How has the video-game industry changed in the past couple of decades? Exhibit A: Crafting Mama. When I was in middle school, Super Mario 64 and GoldenEye 007 (the original) were the vogue. Certainly not games in which you build a virtual pinwheel. But with the surge of casual gamers in recent years, games like Crafting Mama, the latest in the line of popular Cooking Mama games, have become the order of the day, and this game is a fairly simple (and tired) experience.
Like its brethren, Crafting Mama is a heavy-handed serving of Japanese kawaii culture—that is, things that are super cute and super bubbly. The “Mama” character returns as your hostess and teacher, which is the same role she undertook in the previous games in this simulation/mini-game franchise. In the predecessors, you played quick mini games to cook food or garden (and in a forthcoming edition, babysit). This time, you’ll assemble a collection of super-cute, super-fun crafts! It’s super easy. Simply follow the on-screen instructions for each step in assembly. For example, to build the ocarina, you’ll use the DS stylus and touch screen to cut and sand wood, drill holes, and add paint. They’re pretty easy motions, like moving the stylus up and down or from side to side. There’s a time limit, and the faster you complete your task, the better ranking you’ll receive. The more crafts you make, the more will be unlocked to create.
With the other crafts including dolls, earrings and other jewelry, not to mention all the pink and floral graphics, the target niche is obvious.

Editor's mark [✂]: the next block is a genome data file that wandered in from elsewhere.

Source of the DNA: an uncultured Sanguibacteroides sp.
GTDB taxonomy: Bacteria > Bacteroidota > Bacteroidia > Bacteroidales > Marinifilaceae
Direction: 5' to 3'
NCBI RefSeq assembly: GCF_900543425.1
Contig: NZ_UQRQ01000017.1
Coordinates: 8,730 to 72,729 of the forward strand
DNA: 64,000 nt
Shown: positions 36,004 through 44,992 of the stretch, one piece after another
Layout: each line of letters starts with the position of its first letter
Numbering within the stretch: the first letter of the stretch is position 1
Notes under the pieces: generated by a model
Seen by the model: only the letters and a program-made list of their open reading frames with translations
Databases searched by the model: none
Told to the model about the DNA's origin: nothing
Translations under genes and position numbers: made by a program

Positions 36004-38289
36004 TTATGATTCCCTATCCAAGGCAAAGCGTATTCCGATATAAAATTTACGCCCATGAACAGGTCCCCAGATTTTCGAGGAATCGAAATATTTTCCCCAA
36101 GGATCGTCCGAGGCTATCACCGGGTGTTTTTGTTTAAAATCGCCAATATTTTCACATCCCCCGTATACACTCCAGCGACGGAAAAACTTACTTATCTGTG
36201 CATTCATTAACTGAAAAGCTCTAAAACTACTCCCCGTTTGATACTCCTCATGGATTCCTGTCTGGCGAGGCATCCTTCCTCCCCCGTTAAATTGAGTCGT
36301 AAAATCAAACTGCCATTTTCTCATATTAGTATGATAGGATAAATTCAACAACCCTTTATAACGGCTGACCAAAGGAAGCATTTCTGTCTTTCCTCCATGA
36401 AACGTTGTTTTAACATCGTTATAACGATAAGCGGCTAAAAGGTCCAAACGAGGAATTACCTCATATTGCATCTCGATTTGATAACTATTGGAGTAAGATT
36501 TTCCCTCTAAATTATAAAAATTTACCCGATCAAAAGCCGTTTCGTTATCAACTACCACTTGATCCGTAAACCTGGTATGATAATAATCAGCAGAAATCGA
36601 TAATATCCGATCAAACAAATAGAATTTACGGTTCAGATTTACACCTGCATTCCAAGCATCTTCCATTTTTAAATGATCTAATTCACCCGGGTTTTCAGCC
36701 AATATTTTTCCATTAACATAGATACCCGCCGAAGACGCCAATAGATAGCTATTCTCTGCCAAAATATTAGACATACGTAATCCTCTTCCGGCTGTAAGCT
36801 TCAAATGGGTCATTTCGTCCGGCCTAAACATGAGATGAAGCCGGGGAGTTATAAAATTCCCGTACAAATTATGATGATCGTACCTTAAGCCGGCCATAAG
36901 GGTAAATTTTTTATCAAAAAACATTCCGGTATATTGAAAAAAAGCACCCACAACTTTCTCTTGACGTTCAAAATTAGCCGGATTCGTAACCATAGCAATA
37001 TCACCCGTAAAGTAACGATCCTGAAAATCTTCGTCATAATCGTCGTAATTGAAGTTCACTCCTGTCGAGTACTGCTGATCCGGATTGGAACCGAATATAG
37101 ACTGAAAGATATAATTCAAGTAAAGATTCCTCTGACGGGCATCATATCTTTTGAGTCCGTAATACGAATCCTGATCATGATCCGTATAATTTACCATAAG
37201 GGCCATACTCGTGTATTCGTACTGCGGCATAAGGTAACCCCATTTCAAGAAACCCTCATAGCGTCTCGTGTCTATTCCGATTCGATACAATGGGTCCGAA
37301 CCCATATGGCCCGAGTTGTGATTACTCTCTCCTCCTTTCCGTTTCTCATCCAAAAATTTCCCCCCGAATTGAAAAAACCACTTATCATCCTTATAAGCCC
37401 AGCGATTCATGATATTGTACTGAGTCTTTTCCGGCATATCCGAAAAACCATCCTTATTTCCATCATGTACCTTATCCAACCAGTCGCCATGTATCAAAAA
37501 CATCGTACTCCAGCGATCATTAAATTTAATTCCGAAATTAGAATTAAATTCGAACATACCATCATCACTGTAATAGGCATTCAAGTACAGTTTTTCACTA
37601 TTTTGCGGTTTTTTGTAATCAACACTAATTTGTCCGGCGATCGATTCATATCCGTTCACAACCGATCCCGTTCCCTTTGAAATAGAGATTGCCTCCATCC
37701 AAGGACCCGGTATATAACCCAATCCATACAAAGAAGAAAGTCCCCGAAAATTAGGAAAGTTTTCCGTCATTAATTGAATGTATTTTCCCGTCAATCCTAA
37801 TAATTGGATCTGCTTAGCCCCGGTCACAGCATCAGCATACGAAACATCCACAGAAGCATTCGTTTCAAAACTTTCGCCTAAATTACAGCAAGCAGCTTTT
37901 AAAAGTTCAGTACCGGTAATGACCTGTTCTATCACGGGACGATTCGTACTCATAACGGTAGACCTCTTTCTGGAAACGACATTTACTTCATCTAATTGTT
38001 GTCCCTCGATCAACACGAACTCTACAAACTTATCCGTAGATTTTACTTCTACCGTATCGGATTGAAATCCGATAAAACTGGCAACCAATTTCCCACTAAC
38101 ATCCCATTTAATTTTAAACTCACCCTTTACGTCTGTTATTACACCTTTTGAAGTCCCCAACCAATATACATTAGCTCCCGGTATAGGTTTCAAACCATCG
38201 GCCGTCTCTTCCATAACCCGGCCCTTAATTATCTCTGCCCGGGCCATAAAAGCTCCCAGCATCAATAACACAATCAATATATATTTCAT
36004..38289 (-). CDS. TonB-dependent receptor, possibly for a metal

As you’ve no doubt surmised, this is a game that was clearly designed for very young kids, likely girls. With the other crafts including dolls, earrings and other jewelry, not to mention all the pink and floral graphics, the target niche is obvious. Keep that in mind as you run down your holiday gift list and find any primary school-aged females. Otherwise, Crafting Mama doesn’t offer a whole lot to many people. It’s a polished, well-produced game, but it offers fairly low levels of difficulty and complexity; it also doesn’t help that the formula’s getting a little worn, with this being the fifth in a series that basically recycles gameplay.
Overall, Crafting Mama is yet another saccharine collection of very simple mini games that brings little, if anything, new to the series. The unlockable crafts add a bit of challenge, but not much—and even then, the games are more of the same. This is a definite pass for most adults, but your six-year-old niece with penchants for all things Lisa Frank and Easy Bake might want to give it a go.